In this module we are going to cover the topic of royalty splits. Everyone has a different way of splitting songs up in terms of percentages so we will cover the pros and cons of each.
Firstly, there is no right or wrong way to have the royalties discussion with other writers. The main thing is to make sure that all parties involved are being clear. As Brene Brown says ‘clear is kind’
I’ve been in some sessions where the discussion was unclear and the environment became strained. This instantly impacts negatively on creativity.
What are some of the percentage breakdowns of a song?
In the past, splits have been separated into 50% music and 50% lyrics.
Therefore if one member did all the lyrics and one did all the music, they would each get 50%.
However, sometimes, the most difficult thing to write is a catchy melody. Therefore, you will see splits have changed in current times to include melody. A lot of modern writers and producers prefer to do splits this way, including myself.
There are two main scenarios for writing sessions.
These scenarios have different workflows with regard to the best way to split the royalties.
A friend of yours calls you up and says “Hey, I have this song that I can’t finish. Can you help me finish it?” In this case, your friend has brought a song to you. It’s expected that they will hold a large portion of the royalties because they came up with the initial idea.
The royalty conversation needs to include how much new content you have brought to the song and what you feel is a correct representation of the split. Understand again that royalties are split into those three main categories.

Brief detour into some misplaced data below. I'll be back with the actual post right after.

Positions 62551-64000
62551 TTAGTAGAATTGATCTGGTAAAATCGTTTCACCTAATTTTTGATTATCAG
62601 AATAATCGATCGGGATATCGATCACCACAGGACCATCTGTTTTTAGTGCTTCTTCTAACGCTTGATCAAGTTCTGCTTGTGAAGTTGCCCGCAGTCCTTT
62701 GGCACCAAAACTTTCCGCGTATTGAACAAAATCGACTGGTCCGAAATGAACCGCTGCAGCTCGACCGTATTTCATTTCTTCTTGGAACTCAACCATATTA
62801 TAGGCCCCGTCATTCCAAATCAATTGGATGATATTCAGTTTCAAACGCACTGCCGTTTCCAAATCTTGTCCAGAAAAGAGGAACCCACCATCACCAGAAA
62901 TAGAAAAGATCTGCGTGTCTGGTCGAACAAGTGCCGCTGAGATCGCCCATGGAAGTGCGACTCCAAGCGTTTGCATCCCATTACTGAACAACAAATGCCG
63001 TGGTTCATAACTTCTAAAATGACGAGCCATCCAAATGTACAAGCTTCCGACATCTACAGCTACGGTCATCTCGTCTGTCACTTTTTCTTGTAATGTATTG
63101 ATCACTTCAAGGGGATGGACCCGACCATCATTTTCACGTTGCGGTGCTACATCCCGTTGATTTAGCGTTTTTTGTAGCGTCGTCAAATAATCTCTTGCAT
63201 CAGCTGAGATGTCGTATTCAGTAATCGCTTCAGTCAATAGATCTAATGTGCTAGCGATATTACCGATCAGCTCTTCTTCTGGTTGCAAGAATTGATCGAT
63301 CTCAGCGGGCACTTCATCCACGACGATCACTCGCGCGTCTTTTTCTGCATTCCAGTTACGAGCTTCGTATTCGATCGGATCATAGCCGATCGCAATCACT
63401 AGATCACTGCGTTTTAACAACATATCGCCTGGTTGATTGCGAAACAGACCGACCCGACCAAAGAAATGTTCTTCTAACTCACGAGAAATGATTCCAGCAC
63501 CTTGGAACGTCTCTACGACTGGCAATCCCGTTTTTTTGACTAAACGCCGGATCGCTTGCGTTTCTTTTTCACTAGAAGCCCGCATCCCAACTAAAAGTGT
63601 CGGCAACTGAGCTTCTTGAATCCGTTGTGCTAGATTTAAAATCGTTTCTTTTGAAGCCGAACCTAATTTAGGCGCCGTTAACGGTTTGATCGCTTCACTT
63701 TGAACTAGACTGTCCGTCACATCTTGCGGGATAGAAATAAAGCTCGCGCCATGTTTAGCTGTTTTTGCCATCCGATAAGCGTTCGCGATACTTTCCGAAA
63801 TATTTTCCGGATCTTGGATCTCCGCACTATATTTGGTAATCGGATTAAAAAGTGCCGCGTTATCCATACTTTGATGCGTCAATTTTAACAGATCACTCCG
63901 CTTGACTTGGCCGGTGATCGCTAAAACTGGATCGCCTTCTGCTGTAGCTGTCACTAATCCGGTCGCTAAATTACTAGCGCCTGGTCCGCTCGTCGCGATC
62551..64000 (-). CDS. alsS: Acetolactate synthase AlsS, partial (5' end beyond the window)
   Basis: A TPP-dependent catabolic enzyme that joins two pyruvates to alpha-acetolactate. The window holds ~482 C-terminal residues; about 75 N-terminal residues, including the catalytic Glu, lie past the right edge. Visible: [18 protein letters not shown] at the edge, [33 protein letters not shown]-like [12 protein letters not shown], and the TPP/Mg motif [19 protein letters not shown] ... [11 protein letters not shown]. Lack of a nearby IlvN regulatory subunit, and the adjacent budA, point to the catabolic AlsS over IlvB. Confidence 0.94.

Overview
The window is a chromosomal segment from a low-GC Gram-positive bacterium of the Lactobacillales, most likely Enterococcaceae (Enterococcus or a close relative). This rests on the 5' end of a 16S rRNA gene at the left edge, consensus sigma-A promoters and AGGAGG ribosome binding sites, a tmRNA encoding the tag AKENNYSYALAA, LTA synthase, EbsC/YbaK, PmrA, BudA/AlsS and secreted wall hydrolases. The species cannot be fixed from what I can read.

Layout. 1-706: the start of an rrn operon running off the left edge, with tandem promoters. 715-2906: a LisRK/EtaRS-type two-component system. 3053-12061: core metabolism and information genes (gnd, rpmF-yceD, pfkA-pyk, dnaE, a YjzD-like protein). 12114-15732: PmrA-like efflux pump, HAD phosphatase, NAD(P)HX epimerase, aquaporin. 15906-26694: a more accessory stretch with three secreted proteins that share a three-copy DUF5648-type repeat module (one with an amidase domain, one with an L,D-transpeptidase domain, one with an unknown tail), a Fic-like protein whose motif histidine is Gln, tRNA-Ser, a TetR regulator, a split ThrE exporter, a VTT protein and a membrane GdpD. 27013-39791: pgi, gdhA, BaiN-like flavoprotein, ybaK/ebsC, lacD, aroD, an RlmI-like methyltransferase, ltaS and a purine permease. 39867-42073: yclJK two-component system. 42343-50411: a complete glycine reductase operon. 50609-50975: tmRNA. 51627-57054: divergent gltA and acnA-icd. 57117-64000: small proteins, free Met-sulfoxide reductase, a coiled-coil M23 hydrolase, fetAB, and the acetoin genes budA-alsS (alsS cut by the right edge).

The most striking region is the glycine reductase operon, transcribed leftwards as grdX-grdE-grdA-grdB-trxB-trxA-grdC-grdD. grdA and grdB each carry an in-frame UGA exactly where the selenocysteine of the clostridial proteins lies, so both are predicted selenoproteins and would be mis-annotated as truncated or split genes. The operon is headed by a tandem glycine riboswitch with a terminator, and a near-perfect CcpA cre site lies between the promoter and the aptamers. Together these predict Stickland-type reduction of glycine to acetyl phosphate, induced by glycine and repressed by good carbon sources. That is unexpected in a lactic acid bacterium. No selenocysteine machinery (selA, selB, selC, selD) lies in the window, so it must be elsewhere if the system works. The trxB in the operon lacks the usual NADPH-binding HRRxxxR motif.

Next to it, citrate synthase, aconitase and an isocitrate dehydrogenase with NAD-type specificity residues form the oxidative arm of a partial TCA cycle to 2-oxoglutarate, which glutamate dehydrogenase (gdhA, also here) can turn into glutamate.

You and a few friends decide to write a song from scratch. There is no prepared material, you just want to write a song. In this case, the easiest and simplest way I have found to do splits, is to evenly split with everyone in the room. If you are in the room when a song is started, you get an equal split, regardless of how much of the song you write! If there are four people in a writing session, then they each get 25%.
In both of these scenarios you need to decide on whether or not you want to have the conversation upfront, or at the end of the session.
The advantage of upfront conversation is that it can relieve pressure from the writing session. People can get nervous about how much of the song they are or are not writing: lyrics, chords etc. Upfront conversation clears the air because all participants know that they will get their share of the royalties.
The advantage of talking about royalty-split after writing, is that it alleviates the awkwardness of the conversation, particularly when you don’t know each other very well or have only just met. Having the conversation at the end is easier once you have spent some time together.
However, whether before or after writing, it is always best to have this conversation as early as possible. Never leave it for weeks or months, because people will have too easily forgotten who wrote which part and this will bring angst, uncertainty and possibly conflict into the process.